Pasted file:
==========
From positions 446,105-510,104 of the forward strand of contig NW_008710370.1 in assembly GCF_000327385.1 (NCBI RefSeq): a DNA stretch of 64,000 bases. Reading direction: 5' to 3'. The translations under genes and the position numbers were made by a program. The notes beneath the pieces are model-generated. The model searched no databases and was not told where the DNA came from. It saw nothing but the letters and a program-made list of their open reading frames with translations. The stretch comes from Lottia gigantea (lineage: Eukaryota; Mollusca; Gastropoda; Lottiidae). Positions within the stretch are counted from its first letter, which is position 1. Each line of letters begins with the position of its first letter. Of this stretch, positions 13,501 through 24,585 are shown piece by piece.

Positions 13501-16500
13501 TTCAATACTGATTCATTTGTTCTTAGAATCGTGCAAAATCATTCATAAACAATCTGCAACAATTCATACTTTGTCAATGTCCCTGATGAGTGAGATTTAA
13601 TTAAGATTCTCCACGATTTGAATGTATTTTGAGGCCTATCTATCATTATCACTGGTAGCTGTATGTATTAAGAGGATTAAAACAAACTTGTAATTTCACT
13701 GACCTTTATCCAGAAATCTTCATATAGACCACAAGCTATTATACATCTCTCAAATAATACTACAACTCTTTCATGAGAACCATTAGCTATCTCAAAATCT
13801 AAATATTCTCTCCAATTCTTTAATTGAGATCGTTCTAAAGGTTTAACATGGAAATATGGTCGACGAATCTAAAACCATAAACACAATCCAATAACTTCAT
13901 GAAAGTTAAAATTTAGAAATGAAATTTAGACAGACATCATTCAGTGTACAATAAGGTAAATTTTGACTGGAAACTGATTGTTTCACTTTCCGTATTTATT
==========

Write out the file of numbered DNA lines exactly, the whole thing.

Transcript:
From positions 446,105-510,104 of the forward strand of contig NW_008710370.1 in assembly GCF_000327385.1 (NCBI RefSeq): a DNA stretch of 64,000 bases. Reading direction: 5' to 3'. The translations under genes and the position numbers were made by a program. The notes beneath the pieces are model-generated. The model searched no databases and was not told where the DNA came from. It saw nothing but the letters and a program-made list of their open reading frames with translations. The stretch comes from Lottia gigantea (lineage: Eukaryota; Mollusca; Gastropoda; Lottiidae). Positions within the stretch are counted from its first letter, which is position 1. Each line of letters begins with the position of its first letter. Of this stretch, positions 13,501 through 24,585 are shown piece by piece.

Positions 13501-16500
13501 TTCAATACTGATTCATTTGTTCTTAGAATCGTGCAAAATCATTCATAAACAATCTGCAACAATTCATACTTTGTCAATGTCCCTGATGAGTGAGATTTAA
13601 TTAAGATTCTCCACGATTTGAATGTATTTTGAGGCCTATCTATCATTATCACTGGTAGCTGTATGTATTAAGAGGATTAAAACAAACTTGTAATTTCACT
13701 GACCTTTATCCAGAAATCTTCATATAGACCACAAGCTATTATACATCTCTCAAATAATACTACAACTCTTTCATGAGAACCATTAGCTATCTCAAAATCT
13801 AAATATTCTCTCCAATTCTTTAATTGAGATCGTTCTAAAGGTTTAACATGGAAATATGGTCGACGAATCTAAAACCATAAACACAATCCAATAACTTCAT
13901 GAAAGTTAAAATTTAGAAATGAAATTTAGACAGACATCATTCAGTGTACAATAAGGTAAATTTTGACTGGAAACTGATTGTTTCACTTTCCGTATTTATT